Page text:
At the moment, there are two commonly used approaches to sentiment analysis:
- Based on machine learning methods and/or natural language processing (NLP).
- Based on the use of sentiment dictionaries.
Recent developments in artificial intelligence (AI) have improved its methods of automatic sentiment detection, but AI still falls short when it comes to identifying the sentiment specifically as it pertains to the main subject of the mention. The same words can carry negative or positive connotations in different contexts.
For example, "Dawn is great for washing dirty dishes," is a positive mention, while, "Coca-Cola is great for washing dirty dishes," is a negative comment about the beverage. This is simply because Coca-Cola isn't interested in being associated with a household cleaning product.
Advanced monitoring software works with an object-oriented model that uses the latest developments in big data and deep neural networks.
Training these models requires a dataset of more than 2 million marked-up mentions from a variety of fields – such as taxi services, online retail, finance, pharmacology, news media, politics, sports, food and beverage services, consumer goods, and more.
By constantly training the algorithm, data scientists are able to achieve the accuracy of up to 90 percent in identification of positive and negative sentiment. In marked-up topics that contain a large data set of mentions with correctly assigned sentiment, that accuracy increases to over 95 percent.
At the heart of the model are deep neural networks with recurring memory layers, as well as layers that identify which part of the post needs to be analyzed based on the context, subject, and topic.
Thanks to a large training data set, developers are able to teach this model to understand the specifics of social media communication in order to accurately determine sentiment for different brands according to their unique demands.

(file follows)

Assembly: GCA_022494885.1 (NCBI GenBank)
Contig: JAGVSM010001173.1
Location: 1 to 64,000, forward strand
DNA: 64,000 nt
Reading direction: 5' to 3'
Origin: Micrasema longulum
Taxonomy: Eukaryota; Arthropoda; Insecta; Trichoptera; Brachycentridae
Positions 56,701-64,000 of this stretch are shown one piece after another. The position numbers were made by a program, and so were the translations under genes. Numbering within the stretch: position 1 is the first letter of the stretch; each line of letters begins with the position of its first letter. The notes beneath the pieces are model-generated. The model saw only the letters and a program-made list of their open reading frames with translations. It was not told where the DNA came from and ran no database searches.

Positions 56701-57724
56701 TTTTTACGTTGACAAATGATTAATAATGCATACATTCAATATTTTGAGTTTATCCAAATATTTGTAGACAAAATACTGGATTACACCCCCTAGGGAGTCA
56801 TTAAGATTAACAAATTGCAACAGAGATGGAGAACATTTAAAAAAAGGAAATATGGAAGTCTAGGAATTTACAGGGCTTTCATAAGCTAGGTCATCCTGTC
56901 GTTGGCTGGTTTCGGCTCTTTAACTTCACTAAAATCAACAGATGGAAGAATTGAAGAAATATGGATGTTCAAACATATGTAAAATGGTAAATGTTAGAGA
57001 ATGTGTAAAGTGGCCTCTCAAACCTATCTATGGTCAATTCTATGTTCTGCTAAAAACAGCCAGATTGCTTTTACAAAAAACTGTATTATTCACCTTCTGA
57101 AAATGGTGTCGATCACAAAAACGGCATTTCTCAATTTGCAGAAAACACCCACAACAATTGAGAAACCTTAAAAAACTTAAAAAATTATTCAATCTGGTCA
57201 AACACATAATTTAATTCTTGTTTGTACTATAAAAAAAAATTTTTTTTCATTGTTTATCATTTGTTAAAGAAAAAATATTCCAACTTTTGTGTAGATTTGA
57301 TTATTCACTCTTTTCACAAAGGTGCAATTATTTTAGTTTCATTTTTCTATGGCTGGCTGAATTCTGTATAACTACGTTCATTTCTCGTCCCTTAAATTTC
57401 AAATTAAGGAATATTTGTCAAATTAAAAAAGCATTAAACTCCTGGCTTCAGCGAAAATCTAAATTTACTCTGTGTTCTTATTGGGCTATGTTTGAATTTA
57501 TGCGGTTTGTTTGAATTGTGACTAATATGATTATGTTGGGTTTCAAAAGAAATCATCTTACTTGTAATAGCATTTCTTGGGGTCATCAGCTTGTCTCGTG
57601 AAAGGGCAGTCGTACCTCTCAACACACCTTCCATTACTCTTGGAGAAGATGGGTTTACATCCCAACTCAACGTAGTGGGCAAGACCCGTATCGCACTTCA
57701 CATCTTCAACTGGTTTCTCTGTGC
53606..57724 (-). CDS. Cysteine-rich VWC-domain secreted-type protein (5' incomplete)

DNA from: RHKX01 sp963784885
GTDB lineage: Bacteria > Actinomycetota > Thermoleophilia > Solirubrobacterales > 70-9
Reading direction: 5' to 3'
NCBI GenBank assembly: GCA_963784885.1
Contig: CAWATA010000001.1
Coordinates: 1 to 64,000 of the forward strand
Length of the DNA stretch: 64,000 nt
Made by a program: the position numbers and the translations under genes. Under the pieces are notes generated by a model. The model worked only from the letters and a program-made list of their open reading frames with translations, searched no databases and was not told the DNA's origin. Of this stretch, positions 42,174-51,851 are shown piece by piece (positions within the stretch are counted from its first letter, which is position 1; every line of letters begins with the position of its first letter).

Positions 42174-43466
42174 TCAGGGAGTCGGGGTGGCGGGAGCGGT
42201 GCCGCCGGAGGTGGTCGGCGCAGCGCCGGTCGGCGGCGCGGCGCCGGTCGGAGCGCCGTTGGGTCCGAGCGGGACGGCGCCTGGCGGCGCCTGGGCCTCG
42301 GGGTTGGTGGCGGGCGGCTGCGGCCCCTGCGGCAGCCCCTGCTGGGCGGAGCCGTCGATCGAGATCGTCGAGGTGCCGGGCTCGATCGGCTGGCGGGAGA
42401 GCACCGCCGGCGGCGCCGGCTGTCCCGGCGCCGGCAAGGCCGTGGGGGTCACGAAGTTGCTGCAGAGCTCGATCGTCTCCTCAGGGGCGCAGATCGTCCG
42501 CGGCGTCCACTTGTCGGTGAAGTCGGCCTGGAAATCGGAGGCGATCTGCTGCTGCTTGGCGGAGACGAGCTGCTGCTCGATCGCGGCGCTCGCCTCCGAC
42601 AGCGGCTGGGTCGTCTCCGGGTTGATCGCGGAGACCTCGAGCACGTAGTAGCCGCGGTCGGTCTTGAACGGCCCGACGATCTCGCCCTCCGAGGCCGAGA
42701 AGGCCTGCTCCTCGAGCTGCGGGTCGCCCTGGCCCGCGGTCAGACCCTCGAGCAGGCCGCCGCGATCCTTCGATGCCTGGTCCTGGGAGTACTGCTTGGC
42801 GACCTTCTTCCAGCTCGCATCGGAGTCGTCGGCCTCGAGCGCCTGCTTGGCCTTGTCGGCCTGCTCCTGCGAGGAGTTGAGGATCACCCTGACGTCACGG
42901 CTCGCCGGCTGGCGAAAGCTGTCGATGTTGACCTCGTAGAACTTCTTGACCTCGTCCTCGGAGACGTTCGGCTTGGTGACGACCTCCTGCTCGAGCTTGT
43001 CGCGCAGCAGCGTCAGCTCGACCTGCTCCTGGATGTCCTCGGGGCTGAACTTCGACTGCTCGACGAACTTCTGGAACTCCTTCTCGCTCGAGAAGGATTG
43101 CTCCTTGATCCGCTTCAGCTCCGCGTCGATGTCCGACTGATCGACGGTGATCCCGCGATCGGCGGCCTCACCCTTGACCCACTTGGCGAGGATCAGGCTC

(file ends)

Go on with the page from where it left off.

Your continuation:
With the solid foundation of a marked-up dataset, even tricky cases like the Coca-Cola example don't pose a problem – the model will "understand" the context.
Sentiment in posts without copy
It's impossible to detect sentiment in posts without any copy. While image recognition and text mining tools can spot a logo in a wordless social media post, the context in which the logo appears can only be detected by manually viewing the photo or using Visual Insights – a graph of objects and settings that most frequently appear with a brand's logo.
It's also important to remember that sometimes, users don't provide copy or context and simply post a picture. This will affect the accuracy of sentiment analysis.
Now you have some context
Nevertheless, technology is constantly improving, and the future of monitoring systems is to recognize the sentiment not only of the texts of users' messages, but audio and video.
Massive data science teams will likely solve these problems by teaching machines to understand all the intricacies of human speech in a not-so-distant future.
Ready to understand your social audience in greater depth? Check out our complete guide to social media analytics and how marketers can be more data-driven.